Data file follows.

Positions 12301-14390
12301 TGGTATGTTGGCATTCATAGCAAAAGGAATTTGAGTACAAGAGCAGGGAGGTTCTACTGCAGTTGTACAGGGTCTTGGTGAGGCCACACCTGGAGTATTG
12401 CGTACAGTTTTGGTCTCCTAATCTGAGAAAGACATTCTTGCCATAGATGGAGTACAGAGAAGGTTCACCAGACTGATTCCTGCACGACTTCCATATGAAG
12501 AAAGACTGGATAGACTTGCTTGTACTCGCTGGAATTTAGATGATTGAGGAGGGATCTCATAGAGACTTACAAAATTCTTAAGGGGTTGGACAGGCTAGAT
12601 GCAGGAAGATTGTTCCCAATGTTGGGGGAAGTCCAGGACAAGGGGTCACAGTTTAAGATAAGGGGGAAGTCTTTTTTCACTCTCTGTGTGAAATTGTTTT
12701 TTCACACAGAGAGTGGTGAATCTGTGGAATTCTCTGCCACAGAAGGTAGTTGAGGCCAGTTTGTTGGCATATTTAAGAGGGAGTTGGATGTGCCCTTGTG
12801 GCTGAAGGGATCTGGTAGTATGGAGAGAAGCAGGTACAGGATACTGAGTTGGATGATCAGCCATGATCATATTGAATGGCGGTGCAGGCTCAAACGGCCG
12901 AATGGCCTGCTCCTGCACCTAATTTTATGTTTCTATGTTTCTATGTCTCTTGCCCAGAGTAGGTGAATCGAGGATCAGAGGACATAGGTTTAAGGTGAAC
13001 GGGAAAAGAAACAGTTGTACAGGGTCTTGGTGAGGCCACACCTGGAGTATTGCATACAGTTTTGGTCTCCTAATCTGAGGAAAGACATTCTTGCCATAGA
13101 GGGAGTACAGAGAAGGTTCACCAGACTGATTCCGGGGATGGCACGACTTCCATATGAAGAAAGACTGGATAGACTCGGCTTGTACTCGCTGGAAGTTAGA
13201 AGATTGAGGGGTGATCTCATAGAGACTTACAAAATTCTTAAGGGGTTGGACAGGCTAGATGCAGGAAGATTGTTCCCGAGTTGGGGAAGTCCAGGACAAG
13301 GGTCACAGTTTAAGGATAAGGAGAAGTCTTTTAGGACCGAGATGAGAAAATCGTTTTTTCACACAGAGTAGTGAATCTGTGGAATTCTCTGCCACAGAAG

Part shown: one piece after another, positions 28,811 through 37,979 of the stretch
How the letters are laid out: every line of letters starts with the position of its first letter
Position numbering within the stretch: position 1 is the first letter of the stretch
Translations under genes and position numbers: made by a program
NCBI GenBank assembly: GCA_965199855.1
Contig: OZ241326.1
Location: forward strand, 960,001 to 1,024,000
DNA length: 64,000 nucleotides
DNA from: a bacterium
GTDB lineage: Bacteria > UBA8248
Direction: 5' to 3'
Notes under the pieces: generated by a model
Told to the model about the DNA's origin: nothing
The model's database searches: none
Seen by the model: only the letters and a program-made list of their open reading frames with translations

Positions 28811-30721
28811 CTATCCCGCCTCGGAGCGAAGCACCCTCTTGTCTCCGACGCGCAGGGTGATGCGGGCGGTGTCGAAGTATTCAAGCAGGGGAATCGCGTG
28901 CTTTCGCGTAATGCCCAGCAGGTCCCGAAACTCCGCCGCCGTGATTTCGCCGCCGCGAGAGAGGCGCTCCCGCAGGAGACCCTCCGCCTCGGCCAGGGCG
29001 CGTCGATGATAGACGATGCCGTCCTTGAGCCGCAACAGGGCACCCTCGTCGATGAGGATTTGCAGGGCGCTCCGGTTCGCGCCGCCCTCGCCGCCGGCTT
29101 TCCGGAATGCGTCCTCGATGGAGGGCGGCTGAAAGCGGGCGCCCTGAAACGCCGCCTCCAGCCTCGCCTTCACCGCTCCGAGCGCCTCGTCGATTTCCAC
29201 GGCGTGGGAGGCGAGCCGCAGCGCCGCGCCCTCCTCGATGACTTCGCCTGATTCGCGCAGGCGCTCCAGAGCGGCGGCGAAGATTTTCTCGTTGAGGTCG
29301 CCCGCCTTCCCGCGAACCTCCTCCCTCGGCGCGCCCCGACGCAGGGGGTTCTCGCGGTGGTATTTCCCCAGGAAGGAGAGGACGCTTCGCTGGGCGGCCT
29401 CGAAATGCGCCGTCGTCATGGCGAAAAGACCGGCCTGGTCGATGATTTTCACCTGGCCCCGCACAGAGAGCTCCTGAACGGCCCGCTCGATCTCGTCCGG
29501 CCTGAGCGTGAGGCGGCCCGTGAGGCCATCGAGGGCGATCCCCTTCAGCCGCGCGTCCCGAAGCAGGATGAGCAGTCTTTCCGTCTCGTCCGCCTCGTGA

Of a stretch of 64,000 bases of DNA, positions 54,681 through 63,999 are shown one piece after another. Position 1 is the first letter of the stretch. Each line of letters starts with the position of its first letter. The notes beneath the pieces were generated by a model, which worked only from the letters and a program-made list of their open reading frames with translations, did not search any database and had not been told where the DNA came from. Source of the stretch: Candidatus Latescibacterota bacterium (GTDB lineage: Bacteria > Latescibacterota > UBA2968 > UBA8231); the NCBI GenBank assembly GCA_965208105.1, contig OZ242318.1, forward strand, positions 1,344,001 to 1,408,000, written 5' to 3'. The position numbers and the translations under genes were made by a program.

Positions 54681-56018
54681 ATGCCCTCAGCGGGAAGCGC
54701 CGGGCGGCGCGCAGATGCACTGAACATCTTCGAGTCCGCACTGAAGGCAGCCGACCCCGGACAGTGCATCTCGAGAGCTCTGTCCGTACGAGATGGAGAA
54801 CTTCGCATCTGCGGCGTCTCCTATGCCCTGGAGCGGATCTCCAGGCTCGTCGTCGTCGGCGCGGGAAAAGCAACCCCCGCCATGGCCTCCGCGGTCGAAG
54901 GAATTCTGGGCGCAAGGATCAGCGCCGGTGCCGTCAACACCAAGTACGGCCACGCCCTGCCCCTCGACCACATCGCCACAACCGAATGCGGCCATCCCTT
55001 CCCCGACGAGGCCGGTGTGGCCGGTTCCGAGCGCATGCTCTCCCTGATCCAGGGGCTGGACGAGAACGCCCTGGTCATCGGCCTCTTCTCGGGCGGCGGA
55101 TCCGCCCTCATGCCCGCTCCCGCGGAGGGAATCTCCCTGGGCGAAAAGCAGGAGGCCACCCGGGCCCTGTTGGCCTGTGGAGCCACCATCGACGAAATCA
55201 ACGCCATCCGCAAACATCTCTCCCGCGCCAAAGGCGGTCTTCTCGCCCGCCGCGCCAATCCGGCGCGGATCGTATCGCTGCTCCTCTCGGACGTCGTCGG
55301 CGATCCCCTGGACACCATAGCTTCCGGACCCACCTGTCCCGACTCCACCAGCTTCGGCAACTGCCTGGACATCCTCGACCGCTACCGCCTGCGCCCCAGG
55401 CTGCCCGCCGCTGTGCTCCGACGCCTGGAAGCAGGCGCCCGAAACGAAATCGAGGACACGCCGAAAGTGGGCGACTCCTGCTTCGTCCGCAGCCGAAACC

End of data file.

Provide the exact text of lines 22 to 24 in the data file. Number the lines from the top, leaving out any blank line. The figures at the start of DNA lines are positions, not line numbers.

GTDB lineage: Bacteria > UBA8248
Direction: 5' to 3'
Notes under the pieces: generated by a model